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Differences in Maximal Strength and Hypertrophy when Comparing Constant and Decreasing Rest Interval

By Paul Henning, PHD

A group of exercise scientist from Brazil conducted a very interesting study to compare the differences of using constant rest intervals and decreasing rest intervals between sets and exercises on strength and hypertrophy during a resistance training program [1]. Rest period length between sets and exercises is an important acute resistance training program variable and is one way to increase the difficulty to complete a set with the prescribed number of repetitions [2]. Typically, when using short rest intervals, we see a decrease in the number of repetitions per set with each succeeding set using the same resistance; thus indicating fatigue [3, 4]. This decrease in the number of reps decreases total training volume and could compromise maximal strength increases during a training program. A benefit that is inherent to short rest intervals is an increase in the anabolic hormonal response (growth hormone, IGF-1) which could result in increased muscle hypertrophy. The authors of this study compared a program using constant rest intervals (2 minutes) between sets and exercises and a program using decreasing rest intervals (2 minutes decreasing to 30 seconds) as the 8 weeks of training progressed. They hypothesized that the increased hormonal response with the short rest intervals will counteract any decrease in the volume of training due to decreasing rest period length which will result in similar hypertrophy and strength increases in both groups [1].

The authors form Brazil recruited twenty young men recreationally trained in strength training were randomly assigned to two groups of 10 each. These men performed a strength training program for at least a year with minimum frequency of 3 times per week prior to the study. The constant rest interval (CI) and decreasing rest interval (DI) groups performed exactly the same exercises, reps per set, and sets during the 8-week monitored training program. Both groups trained 6 days per week using a split routine. The only difference between groups was as the weeks progressed, rest period intervals were gradually decreased with the DI training [1].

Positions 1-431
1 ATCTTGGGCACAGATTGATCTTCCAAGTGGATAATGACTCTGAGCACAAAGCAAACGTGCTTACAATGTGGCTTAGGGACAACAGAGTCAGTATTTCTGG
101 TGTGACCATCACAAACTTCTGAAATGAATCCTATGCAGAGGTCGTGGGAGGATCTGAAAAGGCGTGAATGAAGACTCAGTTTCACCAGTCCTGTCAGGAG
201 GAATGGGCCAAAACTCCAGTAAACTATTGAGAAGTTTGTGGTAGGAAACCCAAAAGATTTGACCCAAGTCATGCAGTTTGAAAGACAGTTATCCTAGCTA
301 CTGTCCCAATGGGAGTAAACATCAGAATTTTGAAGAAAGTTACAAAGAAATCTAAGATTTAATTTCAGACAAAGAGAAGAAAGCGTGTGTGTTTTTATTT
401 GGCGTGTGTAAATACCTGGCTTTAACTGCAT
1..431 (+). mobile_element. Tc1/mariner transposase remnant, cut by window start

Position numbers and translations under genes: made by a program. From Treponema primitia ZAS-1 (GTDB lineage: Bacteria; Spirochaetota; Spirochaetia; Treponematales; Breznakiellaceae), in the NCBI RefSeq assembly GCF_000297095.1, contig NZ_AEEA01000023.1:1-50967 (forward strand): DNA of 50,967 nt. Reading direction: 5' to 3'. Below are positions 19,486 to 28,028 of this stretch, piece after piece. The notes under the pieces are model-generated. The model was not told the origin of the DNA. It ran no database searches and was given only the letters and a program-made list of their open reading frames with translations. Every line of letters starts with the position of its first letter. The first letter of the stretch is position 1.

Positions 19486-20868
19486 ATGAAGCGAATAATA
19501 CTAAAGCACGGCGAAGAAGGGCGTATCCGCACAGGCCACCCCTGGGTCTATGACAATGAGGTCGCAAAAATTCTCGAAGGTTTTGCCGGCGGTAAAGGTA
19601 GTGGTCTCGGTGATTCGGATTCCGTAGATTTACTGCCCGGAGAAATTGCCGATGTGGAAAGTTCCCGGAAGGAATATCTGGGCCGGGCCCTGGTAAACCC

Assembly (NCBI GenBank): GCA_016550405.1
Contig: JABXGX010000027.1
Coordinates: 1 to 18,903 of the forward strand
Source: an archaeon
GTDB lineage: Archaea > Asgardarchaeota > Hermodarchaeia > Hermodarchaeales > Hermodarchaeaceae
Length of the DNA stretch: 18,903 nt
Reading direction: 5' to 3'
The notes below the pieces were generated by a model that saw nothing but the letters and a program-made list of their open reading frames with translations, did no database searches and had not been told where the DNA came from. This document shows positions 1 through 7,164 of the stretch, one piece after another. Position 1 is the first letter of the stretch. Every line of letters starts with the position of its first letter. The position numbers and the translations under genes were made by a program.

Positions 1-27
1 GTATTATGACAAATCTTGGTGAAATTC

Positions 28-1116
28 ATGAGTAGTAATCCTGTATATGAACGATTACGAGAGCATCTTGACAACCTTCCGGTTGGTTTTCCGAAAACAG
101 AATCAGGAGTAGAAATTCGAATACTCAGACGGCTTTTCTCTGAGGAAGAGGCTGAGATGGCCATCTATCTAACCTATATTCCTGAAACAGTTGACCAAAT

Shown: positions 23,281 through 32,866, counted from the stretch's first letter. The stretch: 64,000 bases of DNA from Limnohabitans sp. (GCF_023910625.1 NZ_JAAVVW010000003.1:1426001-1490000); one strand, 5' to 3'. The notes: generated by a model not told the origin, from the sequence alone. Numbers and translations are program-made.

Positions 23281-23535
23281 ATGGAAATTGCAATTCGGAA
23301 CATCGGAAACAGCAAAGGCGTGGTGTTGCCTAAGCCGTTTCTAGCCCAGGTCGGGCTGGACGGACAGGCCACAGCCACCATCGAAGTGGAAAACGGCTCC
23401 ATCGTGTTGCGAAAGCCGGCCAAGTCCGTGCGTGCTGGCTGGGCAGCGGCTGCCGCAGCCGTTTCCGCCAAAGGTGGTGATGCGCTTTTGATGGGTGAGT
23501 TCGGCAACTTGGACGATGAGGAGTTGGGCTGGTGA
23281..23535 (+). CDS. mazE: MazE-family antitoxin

Results from this study showed that the CI group had much more training volume over the course of 8 weeks than the DI group. Both groups demonstrated significant increases in bench press and squat 1RM, muscle cross-sectional area (CSA) and knee extensor and flexor peak torque pre to posttraining. Interestingly, there were no significant differences between the CI or DI groups in 1-RM, peak torque or muscle CSA. In conclusion, this is the first study to the author’s knowledge demonstrating that similar strength and muscle CSA increases are achieved with either constant or decreasing rest periods between sets and exercises over short training periods. This appears to be true for both upper and lower body exercises and muscle groups. Therefore, we can achieve similar adaptations in strength and muscle hypertrophy with a weight training program utilizing decreasing rest periods between sets and exercises as we do with a weight training program utilizing constant rest periods. This can be of benefit since we may be able to decrease our total time and training volume in the gym while still reaping the same benefits in strength and muscle size!


1. de Souza, T.P., Jr., et al., Comparison between constant and decreasing rest intervals: influence on maximal strength and hypertrophy. J Strength Cond Res, 2010. 24(7): p. 1843-50.

2. Fleck, S.a.K., WJ, ed. Designing Resistance Training Programs. 2004, Human Kinetics: Champaign, IL. 164.

3. de Salles, B.F., et al., Rest interval between sets in strength training. Sports Med, 2009. 39(9): p. 765-77.

4. Miranda, H., et al., Effect of two different rest period lengths on the number of repetitions performed during resistance training. J Strength Cond Res, 2007. 21(4): p. 1032-6.


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